Local school leaders face contradicting directives amid reopening schools
PANAMA CITY, Fla. (WJHG) -
All eyes are on Florida’s classrooms as they prepare to reopen.
“The fact is, in terms of risks to school kids, this is a lower risk than seasonal influenza. In terms of their ability to spread it, they are less likely to spread it than they are for that,” said Governor Ron DeSantis during a press conference Monday.
According to an emergency order issued by Florida Education Commissioner Richard Corcoran, schools must open “barring a state or local health directive to the contrary”. But local health department officials say they don’t have the authority to make that decision.
“The role of the Florida Department of Health in Bay County is to provide and explain guidance that’s created by the CDC,” Sandon Speedling with the Bay County Health Department said during a Bay District Schools board meeting on July 14. “It’s really not the department’s position to dictate policy and processes to the school district.”
Bay District Schools Board Chairman Steve Moss said while the district has received encouragement to reopen schools by the local health department, their advice has been more guarded than usual. “You could argue whether it’s coming from Tallahassee, or wherever it’s coming from, they have not been as forthcoming with some of those different advice, recommendations as they have with other outbreaks of, like I said, measles, bed bugs, lice, whatever it might be,” he said.
Moss said districts are facing another layer of complexity- Florida statute states district leaders have control of school operations, while Corcoran’s emergency order declares all state schools must reopen.
“The question comes down to this: who ultimately has the responsibility and the final say on what the 67 school districts can do in regards to opening or not opening?” said Moss.
When the Hillsborough County School District defied Corcoran’s emergency order by choosing to remain closed, they received a letter from the commissioner reading in part “this blanket, district-wide decision directly contradicts the district’s reopening plan, which was approved because it was consistent with the purpose and framework of Emergency Order 2020 EO-06.”
Moss said, “ultimately that is the power Tallahassee has over local school districts; they control the purse strings and the money that each of those districts get to pay for everything from teacher’s salaries to the light bill.”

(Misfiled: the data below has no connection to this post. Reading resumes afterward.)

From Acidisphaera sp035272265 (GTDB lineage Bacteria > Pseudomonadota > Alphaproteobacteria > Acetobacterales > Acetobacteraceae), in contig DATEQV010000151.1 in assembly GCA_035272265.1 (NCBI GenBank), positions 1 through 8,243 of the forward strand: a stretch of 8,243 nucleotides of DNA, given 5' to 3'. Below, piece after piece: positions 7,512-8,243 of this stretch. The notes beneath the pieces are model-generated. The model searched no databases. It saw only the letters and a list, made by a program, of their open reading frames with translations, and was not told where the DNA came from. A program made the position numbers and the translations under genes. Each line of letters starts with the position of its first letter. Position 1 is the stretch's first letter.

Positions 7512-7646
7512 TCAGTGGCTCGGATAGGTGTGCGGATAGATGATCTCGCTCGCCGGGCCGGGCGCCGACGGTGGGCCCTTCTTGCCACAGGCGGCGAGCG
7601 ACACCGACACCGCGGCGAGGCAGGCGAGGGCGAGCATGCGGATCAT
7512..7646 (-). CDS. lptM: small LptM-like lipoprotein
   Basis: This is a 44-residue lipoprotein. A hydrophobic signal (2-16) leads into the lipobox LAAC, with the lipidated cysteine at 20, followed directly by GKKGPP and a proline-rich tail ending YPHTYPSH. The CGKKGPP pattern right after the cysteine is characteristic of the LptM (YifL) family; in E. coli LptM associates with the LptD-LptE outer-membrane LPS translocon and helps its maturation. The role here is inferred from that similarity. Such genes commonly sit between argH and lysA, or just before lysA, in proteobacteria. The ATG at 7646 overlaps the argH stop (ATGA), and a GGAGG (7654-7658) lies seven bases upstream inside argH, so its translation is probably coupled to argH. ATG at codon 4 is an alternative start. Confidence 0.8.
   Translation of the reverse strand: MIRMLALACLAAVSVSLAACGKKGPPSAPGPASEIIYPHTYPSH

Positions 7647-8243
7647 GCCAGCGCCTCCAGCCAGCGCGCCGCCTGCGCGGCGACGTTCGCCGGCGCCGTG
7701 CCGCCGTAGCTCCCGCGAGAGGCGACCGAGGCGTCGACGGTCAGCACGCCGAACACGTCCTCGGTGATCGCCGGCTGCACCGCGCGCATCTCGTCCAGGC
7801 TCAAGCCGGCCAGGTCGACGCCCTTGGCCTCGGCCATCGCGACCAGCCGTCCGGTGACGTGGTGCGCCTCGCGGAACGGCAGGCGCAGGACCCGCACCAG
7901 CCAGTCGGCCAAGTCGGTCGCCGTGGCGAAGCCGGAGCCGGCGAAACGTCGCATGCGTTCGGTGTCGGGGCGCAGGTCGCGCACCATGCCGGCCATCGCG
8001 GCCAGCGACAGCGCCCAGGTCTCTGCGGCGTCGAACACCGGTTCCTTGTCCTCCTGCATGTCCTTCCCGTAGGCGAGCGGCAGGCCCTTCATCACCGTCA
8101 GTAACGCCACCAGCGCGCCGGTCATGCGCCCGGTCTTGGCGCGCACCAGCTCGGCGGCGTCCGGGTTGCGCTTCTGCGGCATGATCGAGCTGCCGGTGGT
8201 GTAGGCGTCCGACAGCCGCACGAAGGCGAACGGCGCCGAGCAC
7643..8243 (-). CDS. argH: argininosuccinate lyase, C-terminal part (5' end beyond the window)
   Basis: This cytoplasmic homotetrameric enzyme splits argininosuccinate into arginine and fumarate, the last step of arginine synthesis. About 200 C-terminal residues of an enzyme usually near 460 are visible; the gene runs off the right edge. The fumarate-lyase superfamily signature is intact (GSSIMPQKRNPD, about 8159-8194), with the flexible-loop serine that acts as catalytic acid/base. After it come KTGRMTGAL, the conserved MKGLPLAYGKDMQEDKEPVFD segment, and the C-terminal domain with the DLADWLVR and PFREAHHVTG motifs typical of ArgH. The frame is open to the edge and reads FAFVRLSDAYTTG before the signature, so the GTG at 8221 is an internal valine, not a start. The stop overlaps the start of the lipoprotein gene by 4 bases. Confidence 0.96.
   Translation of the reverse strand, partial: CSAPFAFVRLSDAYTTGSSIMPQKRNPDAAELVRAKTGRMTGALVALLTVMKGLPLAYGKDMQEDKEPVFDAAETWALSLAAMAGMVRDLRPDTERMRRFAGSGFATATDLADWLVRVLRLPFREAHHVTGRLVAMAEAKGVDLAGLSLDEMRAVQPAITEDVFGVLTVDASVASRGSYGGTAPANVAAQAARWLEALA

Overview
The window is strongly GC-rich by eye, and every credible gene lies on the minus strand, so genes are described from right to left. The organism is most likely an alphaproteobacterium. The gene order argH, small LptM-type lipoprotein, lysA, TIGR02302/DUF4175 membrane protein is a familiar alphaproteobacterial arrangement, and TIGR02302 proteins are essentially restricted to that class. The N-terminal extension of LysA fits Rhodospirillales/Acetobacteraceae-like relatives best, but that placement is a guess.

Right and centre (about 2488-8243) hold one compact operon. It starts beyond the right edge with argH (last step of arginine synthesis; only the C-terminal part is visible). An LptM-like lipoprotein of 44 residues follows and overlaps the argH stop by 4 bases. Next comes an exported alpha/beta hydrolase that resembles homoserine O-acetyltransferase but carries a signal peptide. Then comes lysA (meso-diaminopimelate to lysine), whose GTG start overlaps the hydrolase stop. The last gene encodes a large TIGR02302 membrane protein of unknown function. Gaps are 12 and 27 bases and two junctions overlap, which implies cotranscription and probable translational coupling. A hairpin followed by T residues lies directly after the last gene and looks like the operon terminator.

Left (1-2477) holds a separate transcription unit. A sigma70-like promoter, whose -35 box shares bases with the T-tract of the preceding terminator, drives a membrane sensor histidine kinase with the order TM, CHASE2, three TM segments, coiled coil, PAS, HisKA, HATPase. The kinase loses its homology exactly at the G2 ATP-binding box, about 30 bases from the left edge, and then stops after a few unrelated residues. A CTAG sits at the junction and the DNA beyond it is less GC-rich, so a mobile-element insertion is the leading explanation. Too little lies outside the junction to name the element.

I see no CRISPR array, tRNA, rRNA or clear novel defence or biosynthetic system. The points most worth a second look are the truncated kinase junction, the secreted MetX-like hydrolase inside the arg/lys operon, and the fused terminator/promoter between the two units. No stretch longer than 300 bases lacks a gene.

Regardless, Moss said the majority of Bay County parents have expressed the desire for schools to reopen. Now it’s just a matter of doing so as safely as possible.
The Florida Department of Health in Bay, Gulf, and Walton Counties sent us the following statement:
“The Florida Department of Health county health departments provide accurate information to school districts so leadership can make the best decisions for their students and employees. Governor Ron DeSantis believes parents should be empowered to have a choice between in-person and distance learning. The Florida Department of Education’s emergency order can be read here: http://www.fldoe.org/core/fileparse.php/19861/urlt/DOE-2020-EO-06.pdf. More information on the Florida Department of Education’s COVID-19 response can be found at http://fldoe.org/em-response/index.stml.
Each local county health department has dedicated a main point of contact for each school district. Any COVID-19 cases arising in schools will be provided contact tracing and education, just as we do for any and all infectious diseases in the school setting. Each county health department’s school health staff and epidemiology departments will work closely together throughout the school year. All county health departments work in partnership with their school districts to provide education to parents and students on COVID-19 on prevention, symptoms, and exposure. Each county health department recommends that parents, guardians, or caregivers discuss any concerns with their health care provider. The CDC has created a school decision-making tool for partners, caregivers, and guardians that can be found here: https://www.cdc.gov/coronavirus/2019-ncov/community/schools-childcare/decision-tool.html. The CDC also offers back to school planning checklists to guide parents, guardians, and caregivers, visit https://www.cdc.gov/coronavirus/2019-ncov/community/schools-childcare/parent-checklist.html. Symptoms of COVID-19 include; fever or chills, cough, shortness of breath or difficulty breathing, fatigue, muscle or body aches, headache, new loss of taste or smell, sore throat, congestion or runny nose, nausea or vomiting, and diarrhea. More information on keeping children healthy during the COVID-19 outbreak can be found here, https://www.cdc.gov/coronavirus/2019-ncov/daily-life-coping/children.html.
The Florida Department of Health provides a weekly report on cases in pediatric Florida residents. That information can be found at http://ww11.doh.state.fl.us/comm/_partners/covid19_report_archive/pediatric_report_latest.pdf. A breakdown of cases by age range is also available in the daily County report at http://ww11.doh.state.fl.us/comm/_partners/covid19_report_archive/county_reports_latest.pdf.
COVID-19 is thought to spread mainly through close contact from person-to-person.
- Between people who are in close contact with one another (within about 6 feet).
- Through respiratory droplets produced when an infected person coughs, sneezes, or talks.
- These droplets can land in mouths or noses of people who are nearby or possibly be inhaled in the lungs.
- COVID-19 may be spread by people who are not showing symptoms.
For more information on how the virus spreads, visit https://www.cdc.gov/coronavirus/2019-ncov/prevent-getting-sick/how-covid-spreads.html.”
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